Because there's a little fact I can't get out of my mind. Actually, three little facts.
- Troy Davis was born in October 1968.
- Mark MacPhail, the off-duty policeman Mr. Davis was convicted of murdering, was shot in 1989.
- Davis was himself killed in 2011.
Those dates stuck in my mind, because 1989 is a long time ago. I had just turned seven; now I'm nearing thirty. (Damn, but that seems old, somehow!) I keep thinking of the me who exists today and the me who existed in 1989 - the world was so different. Reagan was out of the White House but just barely. There were still two towers standing in lower Manhattan, and though America would soon go to war in the Gulf, it would be under a different President Bush and Al-Qaeda would have nothing to do with it. Oh, and I had lost my tonsils the previous spring and thought Ramona Quimby was the bee's knees.
I was, to put it plainly, a different person. Radically so.
Of course kids grow up and change more quickly than adults, so I started thinking about who I was when I was twenty-one, the age Davis was when he allegedly killed MacPhail. That was the spring I did a study abroad in England. I broke my toe and got taken care of by NHS. I mastered the National Express line and saw Edinburgh on my own, and met a fannish friend for a day in London. I saw Peter Jackson completely massacre Denethor's character, and Alfonso Cuaron plucked the HP franchise from Hollywood doldrums to change it into a series worth following. And then there was Eragon, and really, the less said about that the better. I had my world blown apart by grief and spent the rest of the decade starting to pull myself out of it. And I acquired first a B.S. and then an M.A. and got into my current doctoral program. I found out that I could teach and that I could blog and write and a bunch of other stuff, and that I still thought Ramona Quimby totally rocked.
But aside from the Ramona Quimby bit, I am a very different person than I was at twenty-one. I did things I regret, which I won't go into here, but if you asked me now whether I felt responsible for them... I honestly don't know. In a certain sense, yes. I feel bad that they happened, and bad in a different way than if someone else had done them. They were my mistakes. At the same time, though, I am not that person and given the choice I would act differently. Not because of regrets, but because I'm a different person. My values have changed, I've grown up.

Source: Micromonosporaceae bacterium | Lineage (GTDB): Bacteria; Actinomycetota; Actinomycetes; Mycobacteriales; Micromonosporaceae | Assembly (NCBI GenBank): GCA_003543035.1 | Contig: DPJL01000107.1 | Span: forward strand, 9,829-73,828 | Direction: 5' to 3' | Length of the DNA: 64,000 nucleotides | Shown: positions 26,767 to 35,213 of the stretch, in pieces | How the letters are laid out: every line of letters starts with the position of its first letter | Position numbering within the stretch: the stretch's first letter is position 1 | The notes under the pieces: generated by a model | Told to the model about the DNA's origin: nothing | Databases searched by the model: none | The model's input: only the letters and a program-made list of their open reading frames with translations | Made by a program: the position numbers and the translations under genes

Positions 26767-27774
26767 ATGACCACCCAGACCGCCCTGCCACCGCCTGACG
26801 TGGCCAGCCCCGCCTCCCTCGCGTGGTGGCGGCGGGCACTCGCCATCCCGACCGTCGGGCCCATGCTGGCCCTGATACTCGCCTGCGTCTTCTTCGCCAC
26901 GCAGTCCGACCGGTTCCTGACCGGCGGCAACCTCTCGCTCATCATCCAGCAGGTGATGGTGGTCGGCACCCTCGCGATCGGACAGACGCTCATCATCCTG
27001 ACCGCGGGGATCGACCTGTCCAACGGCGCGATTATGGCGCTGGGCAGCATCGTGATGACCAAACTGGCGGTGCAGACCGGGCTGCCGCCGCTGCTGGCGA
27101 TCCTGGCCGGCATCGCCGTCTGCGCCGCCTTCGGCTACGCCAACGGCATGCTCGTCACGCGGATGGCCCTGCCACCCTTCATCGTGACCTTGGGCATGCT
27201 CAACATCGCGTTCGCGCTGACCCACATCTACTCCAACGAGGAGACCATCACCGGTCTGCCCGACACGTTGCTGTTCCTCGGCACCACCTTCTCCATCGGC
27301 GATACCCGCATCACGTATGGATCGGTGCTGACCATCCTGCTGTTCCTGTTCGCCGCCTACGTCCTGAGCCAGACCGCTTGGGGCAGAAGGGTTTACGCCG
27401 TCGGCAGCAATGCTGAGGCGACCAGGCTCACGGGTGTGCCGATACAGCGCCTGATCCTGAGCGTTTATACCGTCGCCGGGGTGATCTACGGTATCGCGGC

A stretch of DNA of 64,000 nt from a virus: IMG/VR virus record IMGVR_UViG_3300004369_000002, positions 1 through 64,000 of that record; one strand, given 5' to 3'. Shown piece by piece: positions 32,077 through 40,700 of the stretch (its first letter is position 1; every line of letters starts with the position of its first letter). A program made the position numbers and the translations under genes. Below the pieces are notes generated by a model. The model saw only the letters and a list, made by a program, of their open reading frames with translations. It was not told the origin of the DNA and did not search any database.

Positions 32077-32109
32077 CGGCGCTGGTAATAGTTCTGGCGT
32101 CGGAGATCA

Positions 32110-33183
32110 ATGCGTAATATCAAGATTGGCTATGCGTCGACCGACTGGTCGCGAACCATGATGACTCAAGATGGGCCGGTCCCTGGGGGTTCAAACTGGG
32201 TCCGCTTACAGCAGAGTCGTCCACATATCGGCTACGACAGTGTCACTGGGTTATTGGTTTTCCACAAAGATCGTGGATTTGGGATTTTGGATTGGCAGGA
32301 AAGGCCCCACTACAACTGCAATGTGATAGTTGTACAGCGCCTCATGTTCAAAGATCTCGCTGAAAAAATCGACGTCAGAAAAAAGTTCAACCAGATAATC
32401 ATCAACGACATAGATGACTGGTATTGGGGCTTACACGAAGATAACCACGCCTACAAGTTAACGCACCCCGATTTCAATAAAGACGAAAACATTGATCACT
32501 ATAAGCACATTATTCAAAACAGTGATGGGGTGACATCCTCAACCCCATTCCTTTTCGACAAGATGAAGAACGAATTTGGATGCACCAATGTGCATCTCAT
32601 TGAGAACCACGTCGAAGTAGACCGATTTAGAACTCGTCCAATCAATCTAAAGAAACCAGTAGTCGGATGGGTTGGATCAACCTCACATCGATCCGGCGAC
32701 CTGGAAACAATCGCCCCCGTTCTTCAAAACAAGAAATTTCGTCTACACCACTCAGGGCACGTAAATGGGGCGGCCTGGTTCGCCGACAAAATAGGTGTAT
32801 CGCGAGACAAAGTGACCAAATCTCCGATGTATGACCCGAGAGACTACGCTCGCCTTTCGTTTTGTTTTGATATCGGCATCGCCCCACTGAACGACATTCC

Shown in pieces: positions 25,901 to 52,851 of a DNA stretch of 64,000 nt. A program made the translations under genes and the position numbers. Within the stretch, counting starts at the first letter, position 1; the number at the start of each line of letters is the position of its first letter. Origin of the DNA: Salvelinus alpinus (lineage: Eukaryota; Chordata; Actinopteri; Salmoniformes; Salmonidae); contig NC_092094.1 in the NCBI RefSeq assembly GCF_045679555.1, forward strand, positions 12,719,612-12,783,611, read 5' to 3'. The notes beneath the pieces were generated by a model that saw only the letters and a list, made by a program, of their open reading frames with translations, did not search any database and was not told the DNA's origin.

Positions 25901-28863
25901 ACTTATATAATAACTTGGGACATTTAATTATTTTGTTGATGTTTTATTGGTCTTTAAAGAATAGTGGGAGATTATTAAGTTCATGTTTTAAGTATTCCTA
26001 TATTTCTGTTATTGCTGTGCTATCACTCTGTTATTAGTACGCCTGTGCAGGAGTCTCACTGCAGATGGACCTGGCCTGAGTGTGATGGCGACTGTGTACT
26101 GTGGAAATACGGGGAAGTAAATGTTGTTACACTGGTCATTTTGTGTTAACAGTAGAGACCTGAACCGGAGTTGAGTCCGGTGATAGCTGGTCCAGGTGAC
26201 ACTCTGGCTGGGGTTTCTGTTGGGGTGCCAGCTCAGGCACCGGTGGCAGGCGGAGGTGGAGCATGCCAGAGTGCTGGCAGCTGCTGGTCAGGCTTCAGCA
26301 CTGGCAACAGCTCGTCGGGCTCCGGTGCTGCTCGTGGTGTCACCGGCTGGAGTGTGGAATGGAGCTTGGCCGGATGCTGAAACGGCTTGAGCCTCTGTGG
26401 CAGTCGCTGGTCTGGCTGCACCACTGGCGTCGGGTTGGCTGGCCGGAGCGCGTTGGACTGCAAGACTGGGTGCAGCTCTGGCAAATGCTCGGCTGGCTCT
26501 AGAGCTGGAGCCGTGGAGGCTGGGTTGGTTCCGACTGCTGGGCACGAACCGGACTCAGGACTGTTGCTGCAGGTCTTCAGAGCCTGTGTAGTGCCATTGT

That's after about nine years; Davis has had twenty-two years to grow beyond his former self. I'm sure that sentences vary from area to area, but if Law & Order can be trusted, twenty-five to life is the standard term for premeditated murder. Davis is very nearly to the point where we would say it was time to put him in front of a parole board to see if he had been "rehabilitated." For many people at least, twenty-five years is how long it takes to be transformed from murderer to productive citizen. Agree with that thought or not, it's built into the legal system that we expect at least some people will be radically changed in this length of time.
And this is the point at which we killed him. That boggles the mind, or at least my mind.
Before the execution there was a trend on FB, with people posting "I am Troy Davis." I said I couldn't do that in good faith, not because I didn't care but because I did not want to coopt his experience. I have not been through a trial and everything since. I cannot claim that particular hell. But I feel for him, and for MacPhail's family and the prison guards who shoved poison into him. All of that got me thinking, though, about the nature of identity. Hence this post's title: is Troy Davis still Troy Davis? Really? The same Troy Davis who beat up that homeless man and allegedly shot that security guard?
See, next week I'll be teaching my students about various theories of identity. Philosophers look at what it is that makes you the same person - the same set of memories, or the same soul, or the same clump of cells, or what exactly. I was preparing my lecture notes for that, and I couldn't help thinking how none of those definitions really made him the same person, and I think with good reason. So does it makes sense to punish us for what our self of two decades prior did? Even if there wasn't any doubt (which there is in this case, but never mind)? Would I kill someone for it, after so much had changed? Again, I honestly don't know.
But it gives me pause, as I think it should all of us. I got the impression that Davis's execution was further removed from his conviction than it is for a lot of death-row inmates, but still - a decade seems within the ballpark for most, and so much can change in that length of time. I can't help wondering whether we ever really execute the same person who did the crime.
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